You may have seen Developer Advocates popping up all over the tech world. It seems like every developer-focused company has open roles right now.
But what exactly is a Developer Advocate, and why are they in such high demand?
What does a Developer Advocate do?
For Karl Hughes, the goal of Developer Advocates is to "help software developers be successful with their particular technology."
To get a feel for what Developer Advocates do, imagine a user asks a question on StackOverflow about your product.
A Developer Advocate may take this opportunity to:
- Help solve the problem using their expertise in your product/technology
- Communicate and build a relationship with the user who asked the question
- Feedback on any feature/requests issues that the product team should know
As a bonus, helping this user may also increase awareness of your product among other users.
Since the responsibilities are defined more by the goal than activities, the job tends to have variety. Wassim Chegham explains it perfectly with their graphic on Developer Advocate Iceberg.
What makes a great Developer Advocate
Developers Advocates are voracious learners who love to share their knowledge with others.
Developer Advocates often come from a technical background or are comfortable solving developer users' issues. You might see requirements like "Experience working in a software engineering team."
Developer Advocates are also confident communicators across different mediums, for example, conferences, videos, blog articles, and Slack/Discord.
The variety of in-demand skills required is one of the reasons it's so hard for companies to hire Developer Advocates.
How do you become a Developer Advocate?
...if you're working at a developer-focused company
In this case, you're halfway there because you can start doing things that Developer Advocates do. Suppose your company has an API or developers use the product. In that case, you may be able to begin voluntarily helping out with events, blog posts, and answering community questions. You should also get to know the Developer Advocate team, if there is one. Since it's so hard to hire Developer Advocates, I'm sure a position could open up quickly!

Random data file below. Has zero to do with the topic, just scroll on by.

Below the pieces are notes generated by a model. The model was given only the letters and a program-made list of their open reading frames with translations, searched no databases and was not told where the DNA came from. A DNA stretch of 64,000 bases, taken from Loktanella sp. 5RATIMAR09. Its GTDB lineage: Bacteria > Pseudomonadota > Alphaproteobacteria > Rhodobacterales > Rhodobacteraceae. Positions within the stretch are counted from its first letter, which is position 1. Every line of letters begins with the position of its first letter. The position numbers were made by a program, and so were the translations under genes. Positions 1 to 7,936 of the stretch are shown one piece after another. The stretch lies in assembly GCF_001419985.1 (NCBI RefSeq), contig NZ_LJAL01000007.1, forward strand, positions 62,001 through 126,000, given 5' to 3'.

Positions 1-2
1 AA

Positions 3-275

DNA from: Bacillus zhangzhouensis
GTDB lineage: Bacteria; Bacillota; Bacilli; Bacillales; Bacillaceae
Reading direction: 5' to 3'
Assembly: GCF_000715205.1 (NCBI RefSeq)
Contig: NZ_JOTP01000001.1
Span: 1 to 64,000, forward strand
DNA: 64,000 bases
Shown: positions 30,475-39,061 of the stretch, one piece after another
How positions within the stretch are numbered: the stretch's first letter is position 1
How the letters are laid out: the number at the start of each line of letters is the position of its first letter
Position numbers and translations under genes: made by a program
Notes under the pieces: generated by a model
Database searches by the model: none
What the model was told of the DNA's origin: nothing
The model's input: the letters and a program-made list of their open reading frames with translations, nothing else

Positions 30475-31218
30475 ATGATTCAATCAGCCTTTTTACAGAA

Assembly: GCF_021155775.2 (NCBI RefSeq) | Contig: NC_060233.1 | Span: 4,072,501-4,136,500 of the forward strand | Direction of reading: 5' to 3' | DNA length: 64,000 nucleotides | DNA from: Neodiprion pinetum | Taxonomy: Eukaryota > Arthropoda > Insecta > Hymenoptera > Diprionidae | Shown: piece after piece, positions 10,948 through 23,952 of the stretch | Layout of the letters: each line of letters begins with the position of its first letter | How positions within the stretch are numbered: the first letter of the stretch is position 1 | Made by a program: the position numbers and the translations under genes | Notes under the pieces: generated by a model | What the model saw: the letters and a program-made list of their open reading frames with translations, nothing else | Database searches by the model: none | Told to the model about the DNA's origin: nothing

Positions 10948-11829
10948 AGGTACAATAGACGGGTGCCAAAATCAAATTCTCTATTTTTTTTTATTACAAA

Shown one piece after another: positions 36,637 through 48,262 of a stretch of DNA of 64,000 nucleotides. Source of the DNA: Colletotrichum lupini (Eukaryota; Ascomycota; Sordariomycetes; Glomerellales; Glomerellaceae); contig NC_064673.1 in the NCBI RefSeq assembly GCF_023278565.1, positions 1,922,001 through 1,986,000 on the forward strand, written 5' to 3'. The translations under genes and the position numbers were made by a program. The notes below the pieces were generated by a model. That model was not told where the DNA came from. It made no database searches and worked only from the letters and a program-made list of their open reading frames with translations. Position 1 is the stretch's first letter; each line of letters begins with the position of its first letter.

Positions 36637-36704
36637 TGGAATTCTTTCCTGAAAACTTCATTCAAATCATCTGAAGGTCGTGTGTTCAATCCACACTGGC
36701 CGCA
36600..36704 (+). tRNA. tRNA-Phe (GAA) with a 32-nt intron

...if your company isn't developer-focused
The most significant thing you can do is start demonstrating your excellent skills in engaging with developers. Writing articles, building up a developer following on Twitter, attending events, and recording YouTube videos are great ways to demonstrate your communication skills and passion. In addition, try to get to know other Developer Advocates/DevRel and help them with their content and events. Building up this network will open up so many doors.
Developer Advocates to follow
Here are some brilliant Developer Advocates to follow:
- Wassim Chegham (@manekinekko)
- Pratham (@Prathkum)
- Charlie Gerard (@devdevcharlie)
- James Q Quick (@jamesqquick)
- Ceora (@ceeoreo_)
- Rizèl Scarlett (@blackgirlbytes)
- Debbie O'Brien (@debs_obrien)
- Emily Freeman (@editingemily)
Other Developer Advocate Resources
- Awesome Developer Advocacy - Awesome Developer Advocacy is a list of valuable resources for anyone interested in DevRel.
- Debbie O'Brien is the excellent Head Developer Advocate at Bit. Debbie pulled together a great list of valuable resources in this blog post.
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